“The whole point was, we weren’t dictating in any way how people cover the issue,” Kernan said. “It was more about the idea that we would blanket with coverage, so that people have to pay attention.” (Some city officials have been approached numerous times now for comment, several people told me.)

Hoodline’s cofounder and editor-in-chief Eric Eldon, who set up a Slack team to help ease inter-news organization communication (imagine getting caught in an 70-publication deep reply-all), was also careful to avoid any big pronouncements about whether the initiative would drive policy change or whether it could be a model for issues-driven journalism, and praised Kernan and Cooper for their cover-what-you-want approach.

“This is so local, and such a nebulous issue. It’s a big topic no one feels they can really get their hands around, with a lot of confusing data and information around it,” Eldon said. “One of the coolest things I’ve found is that some people who aren’t squarely in traditional media are saying, we have data, we can do that analysis, we can contribute this information, we have a platform, we can help out with that.”

Hoodline is a data-driven hyperlocal outlet focused on news at the neighborhood level, and Eldon said he’s hoping to piggyback off some of the data research and analysis to look into breakdowns for specific neighborhoods, which Hoodline “wouldn’t normally have the resources to do.”

“People are learning new things about homelessness, we’re talking to each other — I’m learning new things that wouldn’t be accessible to me otherwise,” he said.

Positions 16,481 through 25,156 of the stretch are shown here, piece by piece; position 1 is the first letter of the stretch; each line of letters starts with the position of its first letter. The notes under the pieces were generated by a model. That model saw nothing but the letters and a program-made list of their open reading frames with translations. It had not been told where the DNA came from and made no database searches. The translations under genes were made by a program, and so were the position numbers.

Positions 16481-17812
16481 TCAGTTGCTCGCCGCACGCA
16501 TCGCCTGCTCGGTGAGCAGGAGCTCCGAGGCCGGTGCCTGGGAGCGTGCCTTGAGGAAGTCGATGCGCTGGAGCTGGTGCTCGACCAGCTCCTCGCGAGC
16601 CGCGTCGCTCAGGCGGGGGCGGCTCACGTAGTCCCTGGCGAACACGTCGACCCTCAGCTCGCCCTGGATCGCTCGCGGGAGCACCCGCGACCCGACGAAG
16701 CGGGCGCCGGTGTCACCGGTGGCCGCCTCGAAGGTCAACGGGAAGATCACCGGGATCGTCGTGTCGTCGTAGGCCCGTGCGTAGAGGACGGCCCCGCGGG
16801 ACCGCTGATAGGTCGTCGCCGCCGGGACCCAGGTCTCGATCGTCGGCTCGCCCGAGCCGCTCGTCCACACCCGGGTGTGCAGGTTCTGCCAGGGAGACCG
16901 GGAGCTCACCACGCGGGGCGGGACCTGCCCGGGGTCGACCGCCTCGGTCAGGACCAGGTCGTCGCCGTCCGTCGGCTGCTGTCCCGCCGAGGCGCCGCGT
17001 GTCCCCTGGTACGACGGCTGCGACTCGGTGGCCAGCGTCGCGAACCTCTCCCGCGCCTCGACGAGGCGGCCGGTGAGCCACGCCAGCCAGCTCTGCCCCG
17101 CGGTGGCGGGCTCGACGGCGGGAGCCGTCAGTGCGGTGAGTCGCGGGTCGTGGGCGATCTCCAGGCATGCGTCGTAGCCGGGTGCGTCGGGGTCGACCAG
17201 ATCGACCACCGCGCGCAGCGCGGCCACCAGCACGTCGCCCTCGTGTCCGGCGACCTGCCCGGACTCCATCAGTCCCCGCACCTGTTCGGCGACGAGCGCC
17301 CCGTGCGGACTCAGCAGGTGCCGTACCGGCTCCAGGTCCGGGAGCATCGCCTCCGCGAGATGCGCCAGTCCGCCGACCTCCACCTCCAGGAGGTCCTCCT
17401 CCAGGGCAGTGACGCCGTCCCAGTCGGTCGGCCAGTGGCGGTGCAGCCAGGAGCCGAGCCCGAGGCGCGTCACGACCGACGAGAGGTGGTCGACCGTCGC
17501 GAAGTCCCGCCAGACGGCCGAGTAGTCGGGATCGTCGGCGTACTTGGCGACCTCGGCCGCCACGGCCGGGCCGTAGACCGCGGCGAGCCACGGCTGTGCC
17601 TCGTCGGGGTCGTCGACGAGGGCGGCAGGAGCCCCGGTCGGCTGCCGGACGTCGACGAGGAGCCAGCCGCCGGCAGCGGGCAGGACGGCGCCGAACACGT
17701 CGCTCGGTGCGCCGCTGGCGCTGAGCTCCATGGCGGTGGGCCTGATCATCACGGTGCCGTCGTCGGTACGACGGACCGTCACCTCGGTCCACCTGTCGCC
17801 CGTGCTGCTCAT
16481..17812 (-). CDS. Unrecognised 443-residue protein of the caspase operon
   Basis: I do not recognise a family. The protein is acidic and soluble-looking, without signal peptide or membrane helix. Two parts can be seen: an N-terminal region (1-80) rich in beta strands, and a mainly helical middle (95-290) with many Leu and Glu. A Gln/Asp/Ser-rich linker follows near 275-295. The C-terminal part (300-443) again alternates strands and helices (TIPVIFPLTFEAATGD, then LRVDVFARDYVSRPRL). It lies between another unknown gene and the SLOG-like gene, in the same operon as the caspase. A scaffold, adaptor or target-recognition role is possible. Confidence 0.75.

To be clear, all of these Bay Area outlets have always covered homelessness, but a coordinated day, with a few additional resources and the potential to highlight and amplify new voices and perspectives, is no doubt a boon.

Alexander Mullaney, who runs the Ingleside-Excelsior Light (a neighborhood monthly paper with a circulation of 10,000) and coordinates the San Francisco Neighborhood News Association, has been encouraging other publishers to participate. (The SFNNA is a coalition of 14 small papers, each neighborhood-specific.)

“These papers have been covering homelessness for years. We’re all tied to our formats — I need to cover the neighborhood,” Mullaney said. “On my end, I have several reporters working on stories as we speak: doing profiles, figuring out how police have ended up as de facto mental health workers in the city, figuring out how homelessness has impacted outer neighborhoods.”

“The demographics of the city have been changing so rapidly, it’s hard to know what’s going on, and these neighborhoods can often feel neglected because they’re far away from downtown,” he added.

“To me, it feels pretty monumental,” said Laura Wenus, managing editor at Mission Local. The site originated at UC Berkeley’s Journalism School and covers the city’s historic Mission neighborhood. It already has a publishing agreement with KQED, and is happy for other news organizations to link to its stories and videos. “We’re not shy about sharing material. But what we do is a bit niche, and we’re quite small, so I think it’s really good for us to collaborate. And personally, philosophically, I really like the idea of journalists across the field collaborating. It’s cool to have some solidarity. I like that we’re all working on something together but going at it from different angles.”

Some of the “different angle” projects her team has been working on include stories exploring displacement from fires — “once you get burned out of an apartment, it’s very hard to get back” — and other situations people find themselves in that may not look like what people usually think of as homelessness.

“This is an experiment. We didn’t go into it with a certain set of goals,” Kernan said. “But you always hope that there’s some sort of impact, that the public talks about things in a new way, that your journalism might move some people to empathy and action.”

Photo of Pier 1 by sergejf used under a Creative Commons license.

POSTED     June 29, 2016, 9:58 a.m.